It's a great way to burn calories through sweating
Adrenaline is something that will make you push yourself harder on the last rep

What is the downside?

The term “adrenaline junkie” does have a dark back story. Adrenaline is quite literally a drug and it can be abused too. Hence we have people strapping onto bungees and jumping off elevated pinnacles. Your brain knows it will get it’s hit once you are put in a state of fear, and hence it will drive you towards undertaking these crazy antics.

The other thing you have to be careful of is building up adrenaline and not effectively utilizing it. Unused adrenaline (and cortisol, which the adrenal gland also releases in response to stress) can keep you feeling agitated and stressed out. This can sometimes lead to suppression of the non-emergency bodily processes like digestion and can also put the immune system on hold. Infact adrenaline is used in the form of an epi-pen to elevate heart-rate and blood pressure in cases of nut allergies.

This is why exercise is critical in maintaining your health. Even if you would never consider extreme sports, you are still likely to build up unhealthy levels of cortisol throughout your stressful workday.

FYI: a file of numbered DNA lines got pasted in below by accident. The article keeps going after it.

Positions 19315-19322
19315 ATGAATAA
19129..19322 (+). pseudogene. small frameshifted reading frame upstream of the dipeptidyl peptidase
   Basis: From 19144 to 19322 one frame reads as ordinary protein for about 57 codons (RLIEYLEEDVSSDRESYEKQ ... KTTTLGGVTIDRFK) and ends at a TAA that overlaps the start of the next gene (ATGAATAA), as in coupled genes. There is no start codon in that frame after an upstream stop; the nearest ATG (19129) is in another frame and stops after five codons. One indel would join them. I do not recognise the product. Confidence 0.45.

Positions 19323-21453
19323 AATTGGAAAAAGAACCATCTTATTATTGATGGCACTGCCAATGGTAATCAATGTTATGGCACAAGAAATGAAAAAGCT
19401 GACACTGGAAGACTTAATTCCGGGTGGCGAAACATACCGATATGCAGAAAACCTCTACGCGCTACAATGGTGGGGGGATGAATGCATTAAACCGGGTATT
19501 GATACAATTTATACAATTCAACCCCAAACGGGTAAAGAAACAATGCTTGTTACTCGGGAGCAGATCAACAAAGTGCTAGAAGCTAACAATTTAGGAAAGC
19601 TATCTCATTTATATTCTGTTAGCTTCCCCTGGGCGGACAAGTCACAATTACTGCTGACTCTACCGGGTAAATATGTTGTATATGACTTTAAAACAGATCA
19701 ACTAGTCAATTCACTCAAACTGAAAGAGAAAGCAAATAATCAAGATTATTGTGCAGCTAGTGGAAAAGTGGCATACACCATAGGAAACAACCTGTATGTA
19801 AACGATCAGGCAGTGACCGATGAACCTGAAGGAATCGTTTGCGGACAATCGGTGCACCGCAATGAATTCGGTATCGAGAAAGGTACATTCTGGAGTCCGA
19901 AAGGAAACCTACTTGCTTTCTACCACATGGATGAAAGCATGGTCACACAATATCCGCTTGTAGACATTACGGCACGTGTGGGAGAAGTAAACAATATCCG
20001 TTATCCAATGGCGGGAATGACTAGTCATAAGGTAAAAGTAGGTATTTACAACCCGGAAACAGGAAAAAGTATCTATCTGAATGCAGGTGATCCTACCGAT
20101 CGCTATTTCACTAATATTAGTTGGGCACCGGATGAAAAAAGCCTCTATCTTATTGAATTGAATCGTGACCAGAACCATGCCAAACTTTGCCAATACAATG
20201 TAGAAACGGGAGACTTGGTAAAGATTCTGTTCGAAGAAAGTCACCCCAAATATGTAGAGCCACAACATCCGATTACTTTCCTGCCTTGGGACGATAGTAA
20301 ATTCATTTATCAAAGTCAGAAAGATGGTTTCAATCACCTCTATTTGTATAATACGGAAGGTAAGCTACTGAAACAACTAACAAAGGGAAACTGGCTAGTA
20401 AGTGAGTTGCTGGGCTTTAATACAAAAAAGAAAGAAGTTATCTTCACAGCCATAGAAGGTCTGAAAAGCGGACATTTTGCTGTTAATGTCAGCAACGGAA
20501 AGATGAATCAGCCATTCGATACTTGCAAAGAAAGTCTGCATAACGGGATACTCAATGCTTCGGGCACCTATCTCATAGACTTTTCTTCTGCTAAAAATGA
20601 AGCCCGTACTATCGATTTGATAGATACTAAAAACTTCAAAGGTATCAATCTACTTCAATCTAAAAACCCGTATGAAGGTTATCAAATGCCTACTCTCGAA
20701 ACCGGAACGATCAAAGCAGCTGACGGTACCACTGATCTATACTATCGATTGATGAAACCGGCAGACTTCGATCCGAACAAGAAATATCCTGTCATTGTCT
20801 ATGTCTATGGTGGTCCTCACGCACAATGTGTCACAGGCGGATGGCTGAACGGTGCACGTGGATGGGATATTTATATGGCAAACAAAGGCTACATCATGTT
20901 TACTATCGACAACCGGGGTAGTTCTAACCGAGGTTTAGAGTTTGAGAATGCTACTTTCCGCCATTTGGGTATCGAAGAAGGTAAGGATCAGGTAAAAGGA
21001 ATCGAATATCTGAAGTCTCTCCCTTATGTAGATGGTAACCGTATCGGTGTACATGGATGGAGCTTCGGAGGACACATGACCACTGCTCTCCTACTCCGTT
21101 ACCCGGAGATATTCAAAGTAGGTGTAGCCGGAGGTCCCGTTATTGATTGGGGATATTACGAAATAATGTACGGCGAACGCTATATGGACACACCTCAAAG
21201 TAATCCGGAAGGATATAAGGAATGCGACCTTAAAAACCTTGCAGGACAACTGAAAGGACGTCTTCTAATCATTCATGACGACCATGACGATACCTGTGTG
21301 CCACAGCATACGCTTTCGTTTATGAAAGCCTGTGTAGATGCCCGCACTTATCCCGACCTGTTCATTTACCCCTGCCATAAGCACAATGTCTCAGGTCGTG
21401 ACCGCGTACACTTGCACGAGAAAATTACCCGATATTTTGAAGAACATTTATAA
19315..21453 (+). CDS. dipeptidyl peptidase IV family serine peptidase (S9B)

How to get your hit?

  • Action Sports: Adventure sports are the popular choice when it comes to adrenaline junkies. But go in for something that requires a lot of physical exertion rather than something that just involves adrenaline rush. For example, Snowboarding, mountain-biking, or surfing is the way to go because this requires a lot of dodging of waves and obstacle tackling. You not only are high on adrenaline but you will also lose tons of calories. On the other hand , a sport like skydiving doesn’t involve any muscle and is just a rush you feel when you dive from an aircraft.Don’t just pick something because it scares you, try something that looks like fun. Let the excitement be your motivation, and you’ll barely notice you’re exercising.
  • Interval training: What could be better for high-intensity bursts than interval training? We’re looking for high-intensity bursts. Virtually any form of interval training will work whether you are running or cycling and involving a lot of strength training. The important thing is to go slow at first. The adrenaline will allow you to push harder than what you usually do.

Don’t undertake dangerous levels of physical exertion just to get your fix. If you’ve stopped getting your adrenaline buzz from doing the same activity then it’s time to switch it up. Our brains fear the unknown, so trying something new will give you that hyper-alert sense that you are craving. By adding the adrenaline element to your workouts, you are not only making them more enjoyable but you are also working your ass off. It makes them fun, and it will make you want to come back for more.